Ellis’ action may have indeed been stranger than usual considering the amount of substances he was on. Neuropharmacologist and founder of Psychedelic Support Alli Feduccia states that multiple hits of LSD within a 24-hour period would lead to a longer trip with extended subjective effects.
However Ellis’s final dose of LSD occurred around noon in Los Angeles and the start of the game was 6:05 pm. Even with the lingering slushie of psychedelics in his body, Ellis would have been on the downhill after the peak of his trip. Perceiving he had the pharmacological advantage that he sought for each game, he used the residual behavioral and neurological effects of LSD (spatial/time alterations, color shifts, mild hallucinations) with intent and to his advantage.
Then there’s the issue of amphetamine use while on LSD. Dr. Alli Feduccia says that while amphetamine won’t extend the duration of a trip since it uses different neuroreceptors than LSD, it may make the trip weirder. She also states a person’s body can equilibrate to a steady amount of the same substance, which means it understands how to function while under the influence of a drug. A cup of coffee will give people that don’t drink coffee the jitters. However, with coffee drinkers, their bodies have equilibrated to the caffeine. Amphetamine was Dock Ellis’ coffee.
Default Mode Network Modulation Theory
Our brains are always in a state of activity, even when we’re not doing anything specific (just like how your phone is always doing something in the background, even when you’re not on an app). That Default Mode Network (DMN) defines that active state that the brain assumes when the input of the stimuli is limited or the brain is well-accustomed to it. A lack of stimulus input gives way to activation of the DMN, which gives way to introspection and daydreaming. These cognitive processes are functions of the DMN. If a person takes psychedelics, their DMN augments in interesting ways, like changing what’s called resting-state functional connectivity (RSFC). Basically, the RSFC is how neurons work and collaborate with other neurons while you’re just chilling. Finally, there’s “procedural memory,” and it may solve some pieces of the Dock Ellis LSD puzzle.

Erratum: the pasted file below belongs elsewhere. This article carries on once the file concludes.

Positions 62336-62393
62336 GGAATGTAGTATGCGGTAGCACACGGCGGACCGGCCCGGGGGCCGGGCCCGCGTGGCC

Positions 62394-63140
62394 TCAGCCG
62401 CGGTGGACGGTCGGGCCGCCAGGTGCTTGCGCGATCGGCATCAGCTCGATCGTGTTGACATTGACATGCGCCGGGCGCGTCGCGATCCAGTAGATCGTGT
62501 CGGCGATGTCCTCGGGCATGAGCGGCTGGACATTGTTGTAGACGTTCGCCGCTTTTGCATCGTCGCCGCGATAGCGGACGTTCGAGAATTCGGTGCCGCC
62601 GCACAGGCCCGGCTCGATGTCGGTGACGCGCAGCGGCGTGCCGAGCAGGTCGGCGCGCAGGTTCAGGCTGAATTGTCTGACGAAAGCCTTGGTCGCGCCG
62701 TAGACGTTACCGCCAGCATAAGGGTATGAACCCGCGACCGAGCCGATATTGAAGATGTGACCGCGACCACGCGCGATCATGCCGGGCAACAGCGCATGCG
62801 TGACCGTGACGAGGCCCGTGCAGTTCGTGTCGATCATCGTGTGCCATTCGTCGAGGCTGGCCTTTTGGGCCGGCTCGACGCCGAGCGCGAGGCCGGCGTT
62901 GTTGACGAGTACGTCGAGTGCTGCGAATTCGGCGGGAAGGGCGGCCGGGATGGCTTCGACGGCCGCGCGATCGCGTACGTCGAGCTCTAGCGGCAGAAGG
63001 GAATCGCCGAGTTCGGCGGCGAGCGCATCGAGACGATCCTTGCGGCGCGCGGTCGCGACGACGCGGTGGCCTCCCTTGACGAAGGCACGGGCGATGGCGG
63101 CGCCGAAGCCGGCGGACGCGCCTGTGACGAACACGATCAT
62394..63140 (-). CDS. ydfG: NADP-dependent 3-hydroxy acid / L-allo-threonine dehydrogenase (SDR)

When you walk, you don’t consciously think about how to take each step. Your brain automatically makes those calculations. But it wasn’t always like this—you looked like a klutz when you first started walking. We all did. If you constantly achieve a motor task, like walking, it just comes natural to you because it resides in your procedural memory. It’s a form of long-term memory so repetitive that it becomes an unconscious action—sort of like pitching a baseball if you’ve been doing it your entire life.